Select Committee on Environment, Transport and Regional Affairs Minutes of Evidence

Examination of witnesses (Questions 40 - 59)



  40.  This year, before the summer, after the summer?
  (Mr Leonard)  I hope it will be this year.[2]

  41.  And how many environmental appraisals of policy have been conducted by the Department?
  (Mr Leonard)  I am not aware of a number, of that; each departmental policy is required to consider the impact on the environment, and appraisal can be done in different ways. The most important approach is for it to be considered at the outset of a policy, and my Directorate is consulted frequently about that; but, formal environmental appraisals, I do not have a list of how many have been done.

  42.  But do you get them; what is the loop of accountability there?
  (Mr Leonard)  The accountability is for the part of the Department producing the policy to demonstrate that it has considered environmental issues, and the Environmental Protection Directorate is responsible for advising them when they need advice. The Green Minister for the Department has said that she wishes to have reports on all the environmental appraisals done in the Department, and that is being put into place. We are also introducing a range of other measures in relation to the decisions of Green Ministers, to help various parts of the Department understand how to do environmental appraisals, and we published a document a few weeks ago, called Policy Guidance on Policy Appraisal and the Environment. We are working on a more technical guide, at a more technical level for economists and other specialists, on how to do that, and we are introducing other measures, such as workshops and training, and we are looking at the possibility of producing strategic advice for Departments.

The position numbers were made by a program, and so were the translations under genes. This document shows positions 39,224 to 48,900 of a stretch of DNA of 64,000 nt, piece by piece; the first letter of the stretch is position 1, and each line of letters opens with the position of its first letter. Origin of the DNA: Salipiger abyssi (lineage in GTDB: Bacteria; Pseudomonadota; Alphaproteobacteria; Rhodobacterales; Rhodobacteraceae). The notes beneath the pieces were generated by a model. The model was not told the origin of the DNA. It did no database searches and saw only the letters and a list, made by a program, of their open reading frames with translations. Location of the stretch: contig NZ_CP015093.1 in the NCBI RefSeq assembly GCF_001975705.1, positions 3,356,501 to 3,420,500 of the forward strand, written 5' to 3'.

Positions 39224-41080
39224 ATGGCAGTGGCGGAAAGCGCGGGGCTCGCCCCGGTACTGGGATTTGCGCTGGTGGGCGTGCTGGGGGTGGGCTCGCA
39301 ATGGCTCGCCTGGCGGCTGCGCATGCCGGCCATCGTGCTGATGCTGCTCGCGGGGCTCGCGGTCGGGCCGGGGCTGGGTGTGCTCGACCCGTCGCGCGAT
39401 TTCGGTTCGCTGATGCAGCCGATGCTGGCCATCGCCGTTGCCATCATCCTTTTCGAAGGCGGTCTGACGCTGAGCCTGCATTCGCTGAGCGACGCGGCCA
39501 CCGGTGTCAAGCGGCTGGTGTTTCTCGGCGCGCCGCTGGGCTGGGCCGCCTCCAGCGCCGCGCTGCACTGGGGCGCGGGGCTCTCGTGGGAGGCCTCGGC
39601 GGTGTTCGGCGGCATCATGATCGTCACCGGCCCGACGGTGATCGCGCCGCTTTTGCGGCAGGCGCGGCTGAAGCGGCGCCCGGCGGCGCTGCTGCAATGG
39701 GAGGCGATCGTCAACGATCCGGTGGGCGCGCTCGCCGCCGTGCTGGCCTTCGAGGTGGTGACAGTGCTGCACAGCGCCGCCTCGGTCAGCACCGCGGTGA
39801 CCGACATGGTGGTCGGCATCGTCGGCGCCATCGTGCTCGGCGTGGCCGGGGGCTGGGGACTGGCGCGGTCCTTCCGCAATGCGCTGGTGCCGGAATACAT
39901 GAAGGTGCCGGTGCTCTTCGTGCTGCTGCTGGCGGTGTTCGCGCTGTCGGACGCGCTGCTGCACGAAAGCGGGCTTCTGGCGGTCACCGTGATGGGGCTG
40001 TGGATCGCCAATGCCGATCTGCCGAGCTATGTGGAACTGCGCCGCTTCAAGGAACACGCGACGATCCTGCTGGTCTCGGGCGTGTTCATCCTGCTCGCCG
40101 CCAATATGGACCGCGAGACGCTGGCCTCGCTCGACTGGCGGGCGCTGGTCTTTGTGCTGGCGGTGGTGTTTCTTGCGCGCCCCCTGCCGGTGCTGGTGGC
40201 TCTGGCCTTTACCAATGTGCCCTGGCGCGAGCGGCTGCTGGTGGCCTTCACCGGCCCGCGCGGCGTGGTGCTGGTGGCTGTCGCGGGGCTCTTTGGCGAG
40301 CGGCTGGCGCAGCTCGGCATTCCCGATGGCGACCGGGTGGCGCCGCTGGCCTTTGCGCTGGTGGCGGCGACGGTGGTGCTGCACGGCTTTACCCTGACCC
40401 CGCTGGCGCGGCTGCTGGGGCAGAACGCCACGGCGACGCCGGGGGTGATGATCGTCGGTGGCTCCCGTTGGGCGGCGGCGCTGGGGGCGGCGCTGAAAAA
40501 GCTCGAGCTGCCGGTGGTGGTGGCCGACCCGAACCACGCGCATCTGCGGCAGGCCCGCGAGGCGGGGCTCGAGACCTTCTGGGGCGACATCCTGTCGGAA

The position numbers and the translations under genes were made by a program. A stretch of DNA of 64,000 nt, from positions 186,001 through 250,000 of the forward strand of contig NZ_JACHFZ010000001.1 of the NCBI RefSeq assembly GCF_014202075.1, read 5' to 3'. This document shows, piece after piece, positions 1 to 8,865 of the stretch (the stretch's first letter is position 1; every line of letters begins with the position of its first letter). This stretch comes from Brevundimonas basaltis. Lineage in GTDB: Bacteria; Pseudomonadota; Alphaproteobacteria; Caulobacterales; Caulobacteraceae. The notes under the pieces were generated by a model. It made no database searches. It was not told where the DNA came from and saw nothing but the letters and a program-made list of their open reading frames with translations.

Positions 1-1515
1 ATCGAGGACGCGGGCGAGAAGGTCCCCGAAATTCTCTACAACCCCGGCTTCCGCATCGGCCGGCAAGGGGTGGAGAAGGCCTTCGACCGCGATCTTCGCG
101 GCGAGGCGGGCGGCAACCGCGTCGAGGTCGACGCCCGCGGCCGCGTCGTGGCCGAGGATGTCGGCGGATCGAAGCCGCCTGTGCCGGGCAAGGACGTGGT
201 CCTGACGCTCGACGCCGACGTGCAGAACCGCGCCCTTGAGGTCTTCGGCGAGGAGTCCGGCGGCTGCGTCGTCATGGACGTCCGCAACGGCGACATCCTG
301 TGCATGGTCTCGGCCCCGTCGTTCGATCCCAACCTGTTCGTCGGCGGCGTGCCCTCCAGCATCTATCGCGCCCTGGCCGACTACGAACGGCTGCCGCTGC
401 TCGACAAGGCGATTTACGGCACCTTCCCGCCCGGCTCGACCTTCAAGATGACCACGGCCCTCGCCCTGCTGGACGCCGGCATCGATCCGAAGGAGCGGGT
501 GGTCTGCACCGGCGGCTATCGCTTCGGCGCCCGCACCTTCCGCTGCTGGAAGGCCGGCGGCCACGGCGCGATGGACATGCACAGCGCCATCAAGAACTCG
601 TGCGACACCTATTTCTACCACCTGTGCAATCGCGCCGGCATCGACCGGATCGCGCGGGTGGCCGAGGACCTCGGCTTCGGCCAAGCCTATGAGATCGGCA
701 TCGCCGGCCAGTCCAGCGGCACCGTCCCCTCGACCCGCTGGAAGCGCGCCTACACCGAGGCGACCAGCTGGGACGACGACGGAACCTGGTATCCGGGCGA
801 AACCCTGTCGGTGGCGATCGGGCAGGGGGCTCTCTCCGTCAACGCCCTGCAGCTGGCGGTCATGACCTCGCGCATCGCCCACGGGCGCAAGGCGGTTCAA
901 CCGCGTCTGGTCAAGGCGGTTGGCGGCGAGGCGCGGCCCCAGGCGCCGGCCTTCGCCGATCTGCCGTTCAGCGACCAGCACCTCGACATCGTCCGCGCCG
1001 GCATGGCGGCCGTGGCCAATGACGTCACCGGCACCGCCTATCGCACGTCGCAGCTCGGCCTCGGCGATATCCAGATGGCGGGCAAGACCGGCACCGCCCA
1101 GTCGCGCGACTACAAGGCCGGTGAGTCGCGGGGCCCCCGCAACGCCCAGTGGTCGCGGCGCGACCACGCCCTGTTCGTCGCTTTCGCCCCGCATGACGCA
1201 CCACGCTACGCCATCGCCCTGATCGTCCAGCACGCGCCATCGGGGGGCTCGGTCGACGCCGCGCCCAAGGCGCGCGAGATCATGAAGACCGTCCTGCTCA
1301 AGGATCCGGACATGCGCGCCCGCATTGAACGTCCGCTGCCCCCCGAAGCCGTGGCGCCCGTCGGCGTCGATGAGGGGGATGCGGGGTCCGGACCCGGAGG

43.  To other Departments?
  (Mr Leonard)  To other Departments and to our own Department.

  44.  To what extent are other Departments following you; are they really welcoming this? After all, it is a bit of a culture change, is it not, integration, cross-policy thinking?
  (Mr Leonard)  Yes, it is, and some of them have been summoned before the Environmental Audit Committee and asked to say what they are doing on this. Across Whitehall, we have a discussion group which shadows Green Ministers, and it is a major aspect of that group to share best practice, to look at how things are being done on environmental appraisals, how they can be improved. There is a lot more improvement that can be achieved.

  45.  Early in May, there was a very amusing report in The Observer about Eland House. We had descriptions there of people having to flail their arms about in order to turn the light on, problems with windows not being cleaned and systems for controlling the environment running amok. Have you any comment on that, and are the people using Eland House now completely happy working there?
  (Mr Leonard)  I do not work in it.
  (Sir Andrew Turnbull)  Let me answer that because Brian does not work in Eland House. He works in Ashdown House.

  46.  I think there are problems there, too, but never mind, I think most of them are at Eland?
  (Sir Andrew Turnbull)  These were the two buildings into which the old DoE was to move, out of Marsham Street, Eland in particular is environmentally a very sophisticated building. We insisted on a high standard of environmental systems, such as Combined Heat and Power, we are using an air-conditioning system called DVCC (Displaced Ventilation Chilled Ceiling).

Mr Olner

  47.  It sounds very complicated.
  (Sir Andrew Turnbull)  What it is is sort of cold-water radiators in the ceiling and then the air is pushed up from below. It avoids that feature of many air-conditioning systems, where you cool all the air, make it very cold and then expend a lot of energy pumping it round the building. We also have these additional panes of glass which slide up and down on the outside in order to control the amount of solar gain. Now all this requires a lot of tweaking and tuning, and it is getting better as time goes by, but it was clear that it was not accurately tuned when we arrived. The lighting, the answer is that there are no light switches in——